Touch Someone Blog

A lot of the article “Touch Someone” was about how in the beginning years of the telephone, that it was not used as it is today. It was not used for socializing, but rather was touted as something which could help one in their daily life. It was not until later that the companies started selling the telephone as a tool that could be used to keep in contact with other people on a daily basis. And in a sense, it was taught and sold, as illustrated in the quote “Friendship’s path often follow the trail of the telephone wire” (43). But, it wasn’t until telephones were marketed in this way (for social purposes) that people really got interested and started using them that way.

I think that in much the same way that people had to be taught how to use the telephone, people also have to be taught how to speak in general. It may not always be as direct as an advertisement telling one to do something, and at the same time, some methods may be even more direct. For example, I was always taught to address adults with their title and to always be polite when speaking to them. While I wouldn’t exactly consider it a program, it was something that my parents, and many other 1st generation Asian immigrants, try to teach, because in Asian culture, giving respect to those who are older or hold positions of power is almost a given. It’s in our very language. We sometimes use words that are specifically designated as formal or informal. We attach suffixes to names when necessary.

However, while this was very direct, that was as a result of culture. As people grow up, we naturally learn how to interact with another in a friendly way. Nowadays, most people are usually pretty civil to each other in passing. Or sometimes, people suck up their inner feelings to avoid conflict, but that is something we learn as we grow up. When we are young, we often times speak our minds, but as we grow up, adults, other children, and our own experiences slowly teaches that we can’t always speak our minds.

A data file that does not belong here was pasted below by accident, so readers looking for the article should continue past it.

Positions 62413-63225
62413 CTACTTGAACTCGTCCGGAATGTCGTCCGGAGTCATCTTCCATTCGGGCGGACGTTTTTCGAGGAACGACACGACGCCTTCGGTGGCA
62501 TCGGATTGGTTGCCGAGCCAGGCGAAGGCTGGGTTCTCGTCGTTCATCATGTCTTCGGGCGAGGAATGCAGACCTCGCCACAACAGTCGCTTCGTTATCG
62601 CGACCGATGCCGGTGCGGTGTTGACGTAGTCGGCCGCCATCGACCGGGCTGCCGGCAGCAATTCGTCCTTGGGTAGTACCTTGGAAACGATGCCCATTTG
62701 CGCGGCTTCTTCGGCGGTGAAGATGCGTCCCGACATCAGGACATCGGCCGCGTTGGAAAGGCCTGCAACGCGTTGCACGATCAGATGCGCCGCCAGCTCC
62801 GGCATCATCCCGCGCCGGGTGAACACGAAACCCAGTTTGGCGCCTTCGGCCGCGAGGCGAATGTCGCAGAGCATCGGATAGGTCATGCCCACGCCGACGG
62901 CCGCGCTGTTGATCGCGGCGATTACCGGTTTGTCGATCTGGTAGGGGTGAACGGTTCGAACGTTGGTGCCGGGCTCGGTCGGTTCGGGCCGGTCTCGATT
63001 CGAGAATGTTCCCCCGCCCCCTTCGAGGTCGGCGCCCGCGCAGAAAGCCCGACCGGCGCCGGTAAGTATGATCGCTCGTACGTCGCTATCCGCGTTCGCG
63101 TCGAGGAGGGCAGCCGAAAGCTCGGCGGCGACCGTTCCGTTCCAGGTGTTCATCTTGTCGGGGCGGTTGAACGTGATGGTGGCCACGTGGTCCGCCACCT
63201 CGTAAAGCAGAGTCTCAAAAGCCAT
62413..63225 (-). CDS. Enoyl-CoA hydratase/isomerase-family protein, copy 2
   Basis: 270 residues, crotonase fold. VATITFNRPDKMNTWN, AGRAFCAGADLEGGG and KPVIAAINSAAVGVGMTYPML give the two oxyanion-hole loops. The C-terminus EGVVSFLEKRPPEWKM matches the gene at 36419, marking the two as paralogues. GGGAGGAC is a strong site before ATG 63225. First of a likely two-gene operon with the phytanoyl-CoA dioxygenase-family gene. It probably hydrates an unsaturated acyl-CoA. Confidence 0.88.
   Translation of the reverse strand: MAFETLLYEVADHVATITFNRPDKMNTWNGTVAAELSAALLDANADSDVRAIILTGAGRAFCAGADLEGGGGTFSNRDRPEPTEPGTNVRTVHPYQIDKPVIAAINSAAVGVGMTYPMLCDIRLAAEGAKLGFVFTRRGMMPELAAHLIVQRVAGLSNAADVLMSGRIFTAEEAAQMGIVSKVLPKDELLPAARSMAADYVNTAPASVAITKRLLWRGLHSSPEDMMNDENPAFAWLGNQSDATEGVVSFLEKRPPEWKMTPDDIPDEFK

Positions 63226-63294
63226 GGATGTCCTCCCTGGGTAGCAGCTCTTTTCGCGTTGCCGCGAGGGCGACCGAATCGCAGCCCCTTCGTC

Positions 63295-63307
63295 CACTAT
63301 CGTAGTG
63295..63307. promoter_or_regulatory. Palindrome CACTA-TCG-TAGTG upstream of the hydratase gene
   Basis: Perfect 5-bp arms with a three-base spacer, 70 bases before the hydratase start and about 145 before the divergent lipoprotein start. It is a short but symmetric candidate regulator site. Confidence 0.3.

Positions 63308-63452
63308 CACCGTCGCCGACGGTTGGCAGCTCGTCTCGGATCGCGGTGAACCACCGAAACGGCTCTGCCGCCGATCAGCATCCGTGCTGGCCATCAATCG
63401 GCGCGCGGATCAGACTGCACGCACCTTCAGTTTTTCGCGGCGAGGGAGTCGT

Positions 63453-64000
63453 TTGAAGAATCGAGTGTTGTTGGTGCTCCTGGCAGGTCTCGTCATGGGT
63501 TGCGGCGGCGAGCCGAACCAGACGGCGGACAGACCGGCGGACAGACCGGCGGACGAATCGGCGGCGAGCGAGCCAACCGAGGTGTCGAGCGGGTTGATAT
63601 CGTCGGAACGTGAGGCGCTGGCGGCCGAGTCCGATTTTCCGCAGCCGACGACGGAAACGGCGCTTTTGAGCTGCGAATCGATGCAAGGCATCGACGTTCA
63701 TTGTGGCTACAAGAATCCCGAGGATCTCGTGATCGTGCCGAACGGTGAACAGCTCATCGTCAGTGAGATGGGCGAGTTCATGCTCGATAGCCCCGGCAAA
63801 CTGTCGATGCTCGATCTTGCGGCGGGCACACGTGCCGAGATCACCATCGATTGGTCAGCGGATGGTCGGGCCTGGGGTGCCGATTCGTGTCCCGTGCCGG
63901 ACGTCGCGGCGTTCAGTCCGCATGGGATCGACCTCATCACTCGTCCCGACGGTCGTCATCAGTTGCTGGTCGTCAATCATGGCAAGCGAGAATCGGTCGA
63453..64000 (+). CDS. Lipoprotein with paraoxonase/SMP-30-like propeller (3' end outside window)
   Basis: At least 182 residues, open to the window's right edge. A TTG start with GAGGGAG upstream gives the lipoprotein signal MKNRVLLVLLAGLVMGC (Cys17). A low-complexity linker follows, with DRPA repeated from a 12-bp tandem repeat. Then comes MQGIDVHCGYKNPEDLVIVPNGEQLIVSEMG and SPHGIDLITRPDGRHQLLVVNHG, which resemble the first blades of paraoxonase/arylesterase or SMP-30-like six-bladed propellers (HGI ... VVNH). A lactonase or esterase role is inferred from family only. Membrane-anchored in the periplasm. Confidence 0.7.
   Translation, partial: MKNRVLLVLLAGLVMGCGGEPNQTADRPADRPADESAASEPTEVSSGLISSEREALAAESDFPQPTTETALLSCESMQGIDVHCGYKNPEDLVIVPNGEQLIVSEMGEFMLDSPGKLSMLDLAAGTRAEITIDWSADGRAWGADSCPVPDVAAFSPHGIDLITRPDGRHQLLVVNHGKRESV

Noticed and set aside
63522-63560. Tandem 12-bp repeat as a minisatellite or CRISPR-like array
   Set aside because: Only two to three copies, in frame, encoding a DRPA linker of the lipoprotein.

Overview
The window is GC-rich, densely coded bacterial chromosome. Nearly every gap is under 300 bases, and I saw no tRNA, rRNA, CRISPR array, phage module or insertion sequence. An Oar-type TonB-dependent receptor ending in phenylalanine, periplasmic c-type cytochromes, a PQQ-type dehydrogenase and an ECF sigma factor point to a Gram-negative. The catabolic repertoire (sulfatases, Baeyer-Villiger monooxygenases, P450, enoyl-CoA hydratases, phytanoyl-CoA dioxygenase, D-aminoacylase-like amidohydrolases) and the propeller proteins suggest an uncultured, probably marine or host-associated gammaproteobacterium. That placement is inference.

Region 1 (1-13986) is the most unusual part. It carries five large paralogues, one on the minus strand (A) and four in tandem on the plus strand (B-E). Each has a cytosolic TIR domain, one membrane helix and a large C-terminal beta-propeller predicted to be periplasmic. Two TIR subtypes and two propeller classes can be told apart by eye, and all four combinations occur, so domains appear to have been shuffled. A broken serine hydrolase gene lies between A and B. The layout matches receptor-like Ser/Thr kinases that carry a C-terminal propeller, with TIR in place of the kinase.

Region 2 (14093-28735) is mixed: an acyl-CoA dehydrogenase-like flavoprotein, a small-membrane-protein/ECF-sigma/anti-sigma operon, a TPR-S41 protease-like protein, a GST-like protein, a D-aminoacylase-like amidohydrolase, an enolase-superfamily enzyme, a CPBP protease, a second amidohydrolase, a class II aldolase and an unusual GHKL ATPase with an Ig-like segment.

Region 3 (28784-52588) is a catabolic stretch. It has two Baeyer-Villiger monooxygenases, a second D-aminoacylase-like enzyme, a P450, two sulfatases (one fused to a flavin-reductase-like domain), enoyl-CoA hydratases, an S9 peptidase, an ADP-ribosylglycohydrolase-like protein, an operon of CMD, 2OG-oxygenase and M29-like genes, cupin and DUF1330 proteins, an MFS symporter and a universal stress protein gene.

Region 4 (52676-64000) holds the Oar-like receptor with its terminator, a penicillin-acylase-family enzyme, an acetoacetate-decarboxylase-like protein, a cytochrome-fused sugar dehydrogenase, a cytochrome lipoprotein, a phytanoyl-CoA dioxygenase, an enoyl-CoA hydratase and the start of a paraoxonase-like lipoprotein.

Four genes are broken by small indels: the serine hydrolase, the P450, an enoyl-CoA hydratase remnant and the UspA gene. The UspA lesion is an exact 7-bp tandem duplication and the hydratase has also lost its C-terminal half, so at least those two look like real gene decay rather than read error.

In the last case I can think of, I feel as if this is something that everyone goes through. When we first get a job, or go to an interview, we are always told either what to say or how to say it, either by our parents or friends or someone else who has experience. It may be that for this and other similar occasions (such as meeting a business partner) that there may actually be classes for this.

These are all similar to the case with the telephone, in that they are ways that we learn how to socialize and interact with people, and yet all very different from it. In the case of the telephone, companies were trying to sell a product, and through that introduced a way to socialize. It also was show people a way to interact through a new means, while the above three cases are more cases that have been established. People always learned how to grow up, and one would always treat an employer with respect. While the case of the telephone was one where something new was introduced, the other three are more established practices.


2 thoughts on “Touch Someone Blog

  1. Excellent reflection. One recommendation: can you introduce the quotation (“Friendship’s path…”) in a less clunky way? Look at the templates in TSIS for ideas, or Fischer’s own use of quotations.


  2. On the whole I thought that this essay was very well organized and I really the quote that you used in the beginning of this. This quote is used very well and emphasizes your point but could use a better introduction and may be better if there was something before it in the sentence. I also enjoyed the way in which you talked about being introduced to the telephone and how people had to be taught how to speak on the telephone in the same way that people had to be taught how to speak when they are children. You make a very good point about the way in which people are sometimes told that they are supposed to speak their minds and other times they are supposed to hold in their feelings.


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